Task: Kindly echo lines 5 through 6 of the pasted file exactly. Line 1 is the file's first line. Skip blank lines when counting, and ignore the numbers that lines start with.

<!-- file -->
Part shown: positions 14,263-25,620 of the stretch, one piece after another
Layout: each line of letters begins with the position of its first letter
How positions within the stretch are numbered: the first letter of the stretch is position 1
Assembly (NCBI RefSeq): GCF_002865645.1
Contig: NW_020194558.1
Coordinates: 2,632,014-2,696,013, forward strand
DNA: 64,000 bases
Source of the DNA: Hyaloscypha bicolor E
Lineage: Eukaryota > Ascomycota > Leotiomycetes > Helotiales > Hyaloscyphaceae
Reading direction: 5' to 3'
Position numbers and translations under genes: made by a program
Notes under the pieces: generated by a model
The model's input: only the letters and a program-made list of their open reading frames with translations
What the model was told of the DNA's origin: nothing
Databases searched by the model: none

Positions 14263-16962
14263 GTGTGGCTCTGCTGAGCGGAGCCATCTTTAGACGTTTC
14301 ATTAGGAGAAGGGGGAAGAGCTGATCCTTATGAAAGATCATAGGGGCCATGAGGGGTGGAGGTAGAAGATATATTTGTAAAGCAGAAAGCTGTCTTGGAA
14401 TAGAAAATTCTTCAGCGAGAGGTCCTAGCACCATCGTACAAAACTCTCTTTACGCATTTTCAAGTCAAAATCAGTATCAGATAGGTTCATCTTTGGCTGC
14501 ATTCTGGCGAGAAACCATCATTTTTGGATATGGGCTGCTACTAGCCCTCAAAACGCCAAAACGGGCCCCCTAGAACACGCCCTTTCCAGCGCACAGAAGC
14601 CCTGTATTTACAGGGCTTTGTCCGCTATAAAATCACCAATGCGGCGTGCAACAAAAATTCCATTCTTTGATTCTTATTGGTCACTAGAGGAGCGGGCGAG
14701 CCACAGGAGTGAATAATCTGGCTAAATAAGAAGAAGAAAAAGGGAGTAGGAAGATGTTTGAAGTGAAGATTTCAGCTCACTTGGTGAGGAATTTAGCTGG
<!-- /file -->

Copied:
Contig: NW_020194558.1
Coordinates: 2,632,014-2,696,013, forward strand